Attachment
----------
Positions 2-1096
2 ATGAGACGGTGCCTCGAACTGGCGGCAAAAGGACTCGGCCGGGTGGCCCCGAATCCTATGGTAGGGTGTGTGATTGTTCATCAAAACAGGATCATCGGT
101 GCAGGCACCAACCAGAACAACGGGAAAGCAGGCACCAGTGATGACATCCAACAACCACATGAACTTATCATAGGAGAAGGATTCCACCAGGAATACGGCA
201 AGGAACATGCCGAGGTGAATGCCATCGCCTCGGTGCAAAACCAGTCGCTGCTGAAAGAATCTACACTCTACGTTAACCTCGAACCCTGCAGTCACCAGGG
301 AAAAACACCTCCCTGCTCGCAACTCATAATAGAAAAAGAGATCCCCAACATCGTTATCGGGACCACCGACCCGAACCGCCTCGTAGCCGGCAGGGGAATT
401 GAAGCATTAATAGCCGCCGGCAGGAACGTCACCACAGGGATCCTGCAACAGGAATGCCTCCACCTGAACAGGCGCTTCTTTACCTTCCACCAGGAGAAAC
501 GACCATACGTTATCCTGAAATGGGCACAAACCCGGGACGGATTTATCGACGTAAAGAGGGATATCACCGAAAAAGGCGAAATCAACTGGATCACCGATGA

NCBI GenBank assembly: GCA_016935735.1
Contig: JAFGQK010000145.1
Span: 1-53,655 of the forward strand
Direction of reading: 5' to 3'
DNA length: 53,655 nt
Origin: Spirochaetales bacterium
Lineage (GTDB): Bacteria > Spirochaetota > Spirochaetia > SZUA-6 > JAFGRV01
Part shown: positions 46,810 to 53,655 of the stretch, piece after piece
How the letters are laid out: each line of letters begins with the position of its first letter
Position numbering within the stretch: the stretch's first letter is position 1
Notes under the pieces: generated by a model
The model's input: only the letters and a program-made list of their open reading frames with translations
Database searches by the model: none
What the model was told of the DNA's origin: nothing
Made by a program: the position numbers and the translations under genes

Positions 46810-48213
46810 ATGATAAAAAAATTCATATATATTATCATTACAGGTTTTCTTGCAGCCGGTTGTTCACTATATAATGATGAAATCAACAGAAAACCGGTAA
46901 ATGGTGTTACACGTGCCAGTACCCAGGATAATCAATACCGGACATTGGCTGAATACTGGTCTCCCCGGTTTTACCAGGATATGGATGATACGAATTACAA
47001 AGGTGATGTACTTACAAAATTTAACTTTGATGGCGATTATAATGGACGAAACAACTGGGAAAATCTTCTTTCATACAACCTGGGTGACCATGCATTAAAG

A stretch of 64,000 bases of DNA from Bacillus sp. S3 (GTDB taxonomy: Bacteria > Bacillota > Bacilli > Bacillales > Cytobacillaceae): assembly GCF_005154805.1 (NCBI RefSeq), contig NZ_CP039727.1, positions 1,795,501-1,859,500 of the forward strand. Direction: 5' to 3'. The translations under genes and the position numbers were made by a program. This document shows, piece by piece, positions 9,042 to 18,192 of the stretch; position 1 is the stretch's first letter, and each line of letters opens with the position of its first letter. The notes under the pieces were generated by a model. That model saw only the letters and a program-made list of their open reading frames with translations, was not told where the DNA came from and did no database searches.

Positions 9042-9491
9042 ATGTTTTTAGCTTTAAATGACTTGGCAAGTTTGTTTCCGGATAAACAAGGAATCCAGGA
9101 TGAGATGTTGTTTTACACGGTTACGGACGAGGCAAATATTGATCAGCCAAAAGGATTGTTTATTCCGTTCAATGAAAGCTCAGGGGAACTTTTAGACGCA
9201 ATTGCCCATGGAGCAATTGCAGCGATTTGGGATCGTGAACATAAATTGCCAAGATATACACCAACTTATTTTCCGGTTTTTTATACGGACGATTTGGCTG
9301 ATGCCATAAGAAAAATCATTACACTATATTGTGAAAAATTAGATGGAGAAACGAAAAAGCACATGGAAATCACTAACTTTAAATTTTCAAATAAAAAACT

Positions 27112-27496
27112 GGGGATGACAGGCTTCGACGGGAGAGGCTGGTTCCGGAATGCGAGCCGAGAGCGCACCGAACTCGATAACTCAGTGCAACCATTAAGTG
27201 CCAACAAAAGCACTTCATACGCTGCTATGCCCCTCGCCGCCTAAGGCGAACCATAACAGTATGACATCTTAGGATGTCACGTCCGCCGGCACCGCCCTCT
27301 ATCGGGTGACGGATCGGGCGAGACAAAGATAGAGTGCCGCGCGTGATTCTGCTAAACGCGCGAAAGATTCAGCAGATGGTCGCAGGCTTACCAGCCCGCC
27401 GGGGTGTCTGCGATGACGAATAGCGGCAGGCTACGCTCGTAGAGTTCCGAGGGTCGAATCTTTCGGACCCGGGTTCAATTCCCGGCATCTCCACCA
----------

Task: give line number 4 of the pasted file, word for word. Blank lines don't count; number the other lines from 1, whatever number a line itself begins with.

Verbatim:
201 AGGAACATGCCGAGGTGAATGCCATCGCCTCGGTGCAAAACCAGTCGCTGCTGAAAGAATCTACACTCTACGTTAACCTCGAACCCTGCAGTCACCAGGG